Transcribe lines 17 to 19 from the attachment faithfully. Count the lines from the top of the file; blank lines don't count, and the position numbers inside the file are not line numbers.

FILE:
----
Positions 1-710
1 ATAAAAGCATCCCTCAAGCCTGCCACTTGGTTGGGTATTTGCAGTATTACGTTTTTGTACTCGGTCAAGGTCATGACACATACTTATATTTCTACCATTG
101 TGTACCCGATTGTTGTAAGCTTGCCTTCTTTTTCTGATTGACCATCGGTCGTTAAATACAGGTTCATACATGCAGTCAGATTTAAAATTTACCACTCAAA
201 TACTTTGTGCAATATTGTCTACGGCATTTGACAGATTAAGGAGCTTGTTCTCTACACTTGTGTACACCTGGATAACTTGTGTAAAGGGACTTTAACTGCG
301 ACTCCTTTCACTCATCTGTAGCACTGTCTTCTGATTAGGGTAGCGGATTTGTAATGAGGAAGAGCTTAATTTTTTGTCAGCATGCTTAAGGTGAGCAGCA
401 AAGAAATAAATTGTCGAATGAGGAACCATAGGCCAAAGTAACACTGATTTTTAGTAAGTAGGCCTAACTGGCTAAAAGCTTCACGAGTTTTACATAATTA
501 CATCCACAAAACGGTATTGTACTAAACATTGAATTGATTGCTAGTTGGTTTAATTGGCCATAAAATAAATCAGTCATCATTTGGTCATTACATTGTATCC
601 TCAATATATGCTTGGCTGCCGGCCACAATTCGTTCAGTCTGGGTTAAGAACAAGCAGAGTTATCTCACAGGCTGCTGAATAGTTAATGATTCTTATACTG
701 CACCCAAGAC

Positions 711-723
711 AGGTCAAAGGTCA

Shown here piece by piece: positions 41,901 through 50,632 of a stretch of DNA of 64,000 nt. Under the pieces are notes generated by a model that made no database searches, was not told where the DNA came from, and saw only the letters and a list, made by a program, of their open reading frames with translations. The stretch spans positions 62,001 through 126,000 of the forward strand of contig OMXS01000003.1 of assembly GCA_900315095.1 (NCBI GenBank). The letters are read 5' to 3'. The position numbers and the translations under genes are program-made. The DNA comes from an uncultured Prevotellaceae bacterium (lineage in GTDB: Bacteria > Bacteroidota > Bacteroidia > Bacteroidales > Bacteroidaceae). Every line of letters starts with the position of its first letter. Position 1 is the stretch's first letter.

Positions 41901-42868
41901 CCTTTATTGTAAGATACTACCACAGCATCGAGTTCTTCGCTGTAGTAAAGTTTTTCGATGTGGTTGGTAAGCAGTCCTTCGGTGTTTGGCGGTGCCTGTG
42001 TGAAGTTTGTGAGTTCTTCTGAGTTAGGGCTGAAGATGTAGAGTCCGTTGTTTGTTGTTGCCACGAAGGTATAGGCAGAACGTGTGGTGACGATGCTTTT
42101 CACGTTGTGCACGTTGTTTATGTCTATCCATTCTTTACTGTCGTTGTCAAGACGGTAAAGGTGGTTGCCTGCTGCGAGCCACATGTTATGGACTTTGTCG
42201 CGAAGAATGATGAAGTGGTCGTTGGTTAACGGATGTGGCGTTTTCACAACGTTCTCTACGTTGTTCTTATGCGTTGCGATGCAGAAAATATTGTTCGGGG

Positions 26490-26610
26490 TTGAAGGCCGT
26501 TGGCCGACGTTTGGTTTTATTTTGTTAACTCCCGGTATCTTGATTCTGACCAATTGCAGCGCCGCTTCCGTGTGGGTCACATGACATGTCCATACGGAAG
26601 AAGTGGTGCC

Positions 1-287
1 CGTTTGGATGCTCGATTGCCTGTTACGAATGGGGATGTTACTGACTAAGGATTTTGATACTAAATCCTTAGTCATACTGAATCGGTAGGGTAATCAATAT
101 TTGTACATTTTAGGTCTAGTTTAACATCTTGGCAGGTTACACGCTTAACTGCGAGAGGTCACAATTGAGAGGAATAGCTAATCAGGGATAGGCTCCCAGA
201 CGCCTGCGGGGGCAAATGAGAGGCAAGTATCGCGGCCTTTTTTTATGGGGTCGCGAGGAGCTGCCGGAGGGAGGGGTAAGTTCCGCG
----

42201 CGAAGAATGATGAAGTGGTCGTTGGTTAACGGATGTGGCGTTTTCACAACGTTCTCTACGTTGTTCTTATGCGTTGCGATGCAGAAAATATTGTTCGGGG

Positions 26490-26610
26490 TTGAAGGCCGT